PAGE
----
Flags of South America
South America is around 18 million km². About 381 million South Americans live on the continent, which corresponds to 5.8 percent of the world population. The name America (Latin America) is derived from the first name of the Italian navigator Amerigo Vespucci, who explored large parts of the South American east coast. The German cartographer Martin Waldseemüller named the continent on his world map from 1507 for the first time “America”, parallel to Asia and Europe the feminine form of the Latinized first name.
The most populous South American countries are Brazil, Columbia and Argentina, the largest in terms of area Brazil, Argentina and Peru. This page addresses flags for all countries in South America. Should you be interested in country profiles for each south American country, please visit Countryaah.
The flag was officially introduced in 1836 but has its origins from 1806. Yellow and red are the colors of the former motherland of Spain. Blue stands for the separating sea, marked freedom and independence. The stars correspond to the country’s eight provinces.
The flag was introduced in 1830. The alternating white and blue stripes represent the nine provinces that existed at that time. The sun, with human features, was originally a symbol of revolution but now stands for the country’s freedom and independence.
The flag was officially established in 1975. In the color symbol, red has been declared to stand for success in the fight for a better life, green for the country’s fertility, white for freedom and justice; these three colors also correspond to the three largest political parties. The yellow five-pointed star denotes the five ethnic groups’ shared belief in a “golden future”.
The flag was officially established in 1825. The original version (1820) is considered to have been composed by the freedom leader José de San Martín, who was inspired by the coloring of the flamingo bird’s plumage. Variants with a centralized weapon are also available.
The flag was established in 1842 but began to be used as early as 1812. The color scheme seems to be inspired by the French tricolor. The flag is original in that the pages are not identical; the backside has in the white middle field the coat of arms, from the side the finance ministry seal image.
The flag was officially established in 1966. The design is called “The Golden Arrowhead” and has the following color symbolism: red-black residents’ determination, yellow mineral resources, green forests and agriculture, the narrow white-stripe rivers.
The flag, originating from the liberation in 1825, got its present design in 1851 and was officially established in 1888. The color symbolism stands red for the Bolivian soldier’s bravery, yellow for the rich mineral resources and green for nature.
The flag was officially adopted in 1900 but had been in use since 1860. The yellow-blue-red colors have tradition from the struggle for liberation from Spain and were included in the flag adopted by Gran Colombia in 1822 (Colombia, Ecuador and Venezuela). The flag cloth is identical to Colombia’s but has a more narrow design. In the color symbol, yellow stands for the sun, blue for the sky, the sea and the rivers of the country, red for the blood of the freedom struggle.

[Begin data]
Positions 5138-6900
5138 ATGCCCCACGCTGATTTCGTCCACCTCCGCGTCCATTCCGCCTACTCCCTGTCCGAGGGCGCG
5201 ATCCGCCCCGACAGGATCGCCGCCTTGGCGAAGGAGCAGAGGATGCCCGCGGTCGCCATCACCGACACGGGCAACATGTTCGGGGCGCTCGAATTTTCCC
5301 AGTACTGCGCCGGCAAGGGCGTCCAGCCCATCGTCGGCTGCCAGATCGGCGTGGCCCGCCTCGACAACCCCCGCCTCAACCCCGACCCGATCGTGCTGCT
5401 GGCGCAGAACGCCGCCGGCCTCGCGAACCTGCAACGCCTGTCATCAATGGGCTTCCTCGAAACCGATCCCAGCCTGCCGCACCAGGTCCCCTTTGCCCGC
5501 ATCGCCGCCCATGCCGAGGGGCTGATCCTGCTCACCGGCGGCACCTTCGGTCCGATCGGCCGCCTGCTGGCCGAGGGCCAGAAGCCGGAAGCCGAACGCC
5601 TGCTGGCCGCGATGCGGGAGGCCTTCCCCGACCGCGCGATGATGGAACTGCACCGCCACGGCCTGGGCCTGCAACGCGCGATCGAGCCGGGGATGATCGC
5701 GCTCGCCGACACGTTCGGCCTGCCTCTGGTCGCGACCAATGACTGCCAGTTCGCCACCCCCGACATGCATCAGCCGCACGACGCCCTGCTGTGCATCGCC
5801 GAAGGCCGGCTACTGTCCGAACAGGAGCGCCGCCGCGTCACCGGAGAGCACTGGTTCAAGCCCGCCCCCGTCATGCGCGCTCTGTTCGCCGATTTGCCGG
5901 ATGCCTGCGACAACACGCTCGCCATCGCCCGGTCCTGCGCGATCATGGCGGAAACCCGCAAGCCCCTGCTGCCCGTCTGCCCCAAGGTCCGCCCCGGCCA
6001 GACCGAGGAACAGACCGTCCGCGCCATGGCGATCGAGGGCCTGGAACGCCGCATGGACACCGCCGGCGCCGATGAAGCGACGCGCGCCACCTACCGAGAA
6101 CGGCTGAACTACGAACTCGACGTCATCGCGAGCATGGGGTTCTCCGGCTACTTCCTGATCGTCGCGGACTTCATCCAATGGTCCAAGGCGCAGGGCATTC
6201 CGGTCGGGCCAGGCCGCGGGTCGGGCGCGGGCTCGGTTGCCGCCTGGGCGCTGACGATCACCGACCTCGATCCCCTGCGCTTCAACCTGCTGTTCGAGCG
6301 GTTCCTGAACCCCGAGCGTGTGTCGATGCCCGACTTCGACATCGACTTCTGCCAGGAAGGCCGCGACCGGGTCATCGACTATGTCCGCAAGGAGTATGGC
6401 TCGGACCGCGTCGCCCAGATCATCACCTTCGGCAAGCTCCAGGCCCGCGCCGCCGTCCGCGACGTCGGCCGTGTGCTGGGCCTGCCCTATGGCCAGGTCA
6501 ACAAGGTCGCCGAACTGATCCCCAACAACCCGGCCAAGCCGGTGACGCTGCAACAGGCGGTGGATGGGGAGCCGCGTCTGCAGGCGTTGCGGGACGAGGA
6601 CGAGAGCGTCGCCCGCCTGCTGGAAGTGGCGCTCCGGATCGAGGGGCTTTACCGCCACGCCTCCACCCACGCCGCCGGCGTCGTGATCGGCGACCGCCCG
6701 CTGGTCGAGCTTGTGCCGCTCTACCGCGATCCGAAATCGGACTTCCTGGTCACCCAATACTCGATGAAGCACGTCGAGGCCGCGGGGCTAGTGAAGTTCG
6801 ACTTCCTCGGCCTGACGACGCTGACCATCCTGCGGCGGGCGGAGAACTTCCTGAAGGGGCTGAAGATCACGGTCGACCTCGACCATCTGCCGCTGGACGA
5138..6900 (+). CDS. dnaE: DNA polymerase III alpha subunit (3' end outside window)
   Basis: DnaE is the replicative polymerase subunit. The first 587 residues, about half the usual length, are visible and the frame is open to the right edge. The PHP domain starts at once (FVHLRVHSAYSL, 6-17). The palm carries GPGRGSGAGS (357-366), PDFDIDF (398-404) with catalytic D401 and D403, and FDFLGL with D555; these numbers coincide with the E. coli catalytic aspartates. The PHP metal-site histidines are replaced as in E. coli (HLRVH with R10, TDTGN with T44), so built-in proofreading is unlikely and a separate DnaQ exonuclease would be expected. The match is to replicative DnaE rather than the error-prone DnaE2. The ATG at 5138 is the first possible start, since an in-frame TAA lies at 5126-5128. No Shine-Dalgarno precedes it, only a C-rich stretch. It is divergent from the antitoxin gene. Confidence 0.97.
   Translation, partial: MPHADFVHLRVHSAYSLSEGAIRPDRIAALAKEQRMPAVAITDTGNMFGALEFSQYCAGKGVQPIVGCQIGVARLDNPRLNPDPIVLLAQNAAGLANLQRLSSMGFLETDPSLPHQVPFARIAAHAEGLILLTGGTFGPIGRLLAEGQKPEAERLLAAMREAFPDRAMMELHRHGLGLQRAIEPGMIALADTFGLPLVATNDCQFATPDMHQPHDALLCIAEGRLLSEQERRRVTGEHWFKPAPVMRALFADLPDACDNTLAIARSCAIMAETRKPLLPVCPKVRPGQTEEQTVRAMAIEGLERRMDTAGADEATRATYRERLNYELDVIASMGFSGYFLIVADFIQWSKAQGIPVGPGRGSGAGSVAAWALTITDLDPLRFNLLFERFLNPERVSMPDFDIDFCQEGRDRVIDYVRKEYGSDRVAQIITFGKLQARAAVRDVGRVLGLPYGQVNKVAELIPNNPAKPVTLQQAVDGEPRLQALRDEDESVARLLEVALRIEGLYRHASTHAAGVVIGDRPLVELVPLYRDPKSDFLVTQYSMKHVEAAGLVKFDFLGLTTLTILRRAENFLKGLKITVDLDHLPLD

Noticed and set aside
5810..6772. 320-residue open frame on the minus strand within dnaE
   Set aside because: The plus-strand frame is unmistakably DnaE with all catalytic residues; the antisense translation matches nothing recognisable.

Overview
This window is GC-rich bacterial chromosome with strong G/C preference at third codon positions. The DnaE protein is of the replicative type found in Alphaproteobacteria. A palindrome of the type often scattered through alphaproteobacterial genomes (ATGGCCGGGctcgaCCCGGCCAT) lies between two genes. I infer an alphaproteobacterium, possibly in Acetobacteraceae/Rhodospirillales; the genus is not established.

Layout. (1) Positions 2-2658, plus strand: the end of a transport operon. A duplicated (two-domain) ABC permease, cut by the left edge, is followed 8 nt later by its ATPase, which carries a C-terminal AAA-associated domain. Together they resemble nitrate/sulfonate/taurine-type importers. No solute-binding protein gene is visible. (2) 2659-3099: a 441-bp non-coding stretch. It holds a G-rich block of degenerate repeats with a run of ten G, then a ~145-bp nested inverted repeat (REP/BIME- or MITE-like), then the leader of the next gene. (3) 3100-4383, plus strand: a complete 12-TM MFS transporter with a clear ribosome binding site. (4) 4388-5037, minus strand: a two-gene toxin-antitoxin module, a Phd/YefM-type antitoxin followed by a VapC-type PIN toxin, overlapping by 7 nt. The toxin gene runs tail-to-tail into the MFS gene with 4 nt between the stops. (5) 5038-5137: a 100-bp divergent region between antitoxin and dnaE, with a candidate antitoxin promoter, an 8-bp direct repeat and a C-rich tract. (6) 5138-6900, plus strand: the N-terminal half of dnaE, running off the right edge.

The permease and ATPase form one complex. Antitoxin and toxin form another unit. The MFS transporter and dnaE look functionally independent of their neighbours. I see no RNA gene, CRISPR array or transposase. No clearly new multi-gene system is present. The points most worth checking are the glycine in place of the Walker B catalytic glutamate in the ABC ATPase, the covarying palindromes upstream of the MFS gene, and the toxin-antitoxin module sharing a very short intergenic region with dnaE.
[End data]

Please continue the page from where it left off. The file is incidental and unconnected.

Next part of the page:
The flag was officially established in 1861. The origin is the flag adopted in 1822 by Greater Colombia (Colombia, Ecuador, Venezuela, Panama) and whose colors were used in the struggle for liberation from Spain. The color symbol was yellow for “golden America”, blue for the sea, red for “bloody Spain”. In a later interpretation, the colors have also been said to denote the country’s three ethnic groups: white, black and Afro-Colombian. During the years 1834–61, the flag’s color field was vertically set.
The flag was officially established in 1817. It is reminiscent of the United States flag in terms of color and pattern. The explanation is that it was composed by an American officer, Charles Wood, in voluntary service in Chile’s army. The colors also have a tradition from the country’s indigenous people, the Araucans, who carried blue-white-red sharpness. In a recent symbolic interpretation, the white field stands for the Andes’ snow, the blue for the sky and the red for the blood victims of the freedom struggle. The star is seen as a symbol of the future.
The model for the flag of 1822. In the middle of the canvas was then the imperial weapon, 1889 replaced with a globe showing the southern starry sky; the number of stars corresponds to the states of the country. Green and yellow are traditionally Brazil’s colors where green represents the country’s primeval forests and yellow for its mineral resources. The pattern with a rhombus was taken from French regiment tabs during the Napoleonic period.
The origin of the flag is a blue-white cockard, which in 1810 became a sign of recognition for the independence movement. The flag was introduced in 1812 and was officially established in 1816. The sun in the white midfield previously only appeared on the war flag, but since 1996 it is also on the state and trade flag, respectively. El Sol de Mayo (the ‘corn sun’) symbolizes national day 25 May (the anniversary of the 1810 revolution).